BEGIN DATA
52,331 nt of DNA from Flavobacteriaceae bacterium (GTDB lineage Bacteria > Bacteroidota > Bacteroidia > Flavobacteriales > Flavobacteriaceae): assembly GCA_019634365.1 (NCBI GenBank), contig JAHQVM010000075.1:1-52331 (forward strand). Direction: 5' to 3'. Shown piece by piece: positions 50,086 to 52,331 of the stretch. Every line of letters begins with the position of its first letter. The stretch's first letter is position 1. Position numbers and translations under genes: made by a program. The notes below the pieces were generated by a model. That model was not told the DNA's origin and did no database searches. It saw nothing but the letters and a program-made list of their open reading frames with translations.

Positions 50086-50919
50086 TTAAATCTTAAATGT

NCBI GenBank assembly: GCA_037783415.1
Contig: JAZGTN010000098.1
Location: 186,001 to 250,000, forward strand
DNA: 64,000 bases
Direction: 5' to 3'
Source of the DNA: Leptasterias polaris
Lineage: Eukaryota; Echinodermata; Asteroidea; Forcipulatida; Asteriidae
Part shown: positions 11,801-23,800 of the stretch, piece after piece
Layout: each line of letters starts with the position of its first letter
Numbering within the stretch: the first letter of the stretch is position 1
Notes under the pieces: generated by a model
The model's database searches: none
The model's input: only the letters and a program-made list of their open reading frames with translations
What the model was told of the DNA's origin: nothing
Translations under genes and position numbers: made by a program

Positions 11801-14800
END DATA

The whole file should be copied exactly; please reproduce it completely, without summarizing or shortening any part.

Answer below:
52,331 nt of DNA from Flavobacteriaceae bacterium (GTDB lineage Bacteria > Bacteroidota > Bacteroidia > Flavobacteriales > Flavobacteriaceae): assembly GCA_019634365.1 (NCBI GenBank), contig JAHQVM010000075.1:1-52331 (forward strand). Direction: 5' to 3'. Shown piece by piece: positions 50,086 to 52,331 of the stretch. Every line of letters begins with the position of its first letter. The stretch's first letter is position 1. Position numbers and translations under genes: made by a program. The notes below the pieces were generated by a model. That model was not told the DNA's origin and did no database searches. It saw nothing but the letters and a program-made list of their open reading frames with translations.

Positions 50086-50919
50086 TTAAATCTTAAATGT

NCBI GenBank assembly: GCA_037783415.1
Contig: JAZGTN010000098.1
Location: 186,001 to 250,000, forward strand
DNA: 64,000 bases
Direction: 5' to 3'
Source of the DNA: Leptasterias polaris
Lineage: Eukaryota; Echinodermata; Asteroidea; Forcipulatida; Asteriidae
Part shown: positions 11,801-23,800 of the stretch, piece after piece
Layout: each line of letters starts with the position of its first letter
Numbering within the stretch: the first letter of the stretch is position 1
Notes under the pieces: generated by a model
The model's database searches: none
The model's input: only the letters and a program-made list of their open reading frames with translations
What the model was told of the DNA's origin: nothing
Translations under genes and position numbers: made by a program

Positions 11801-14800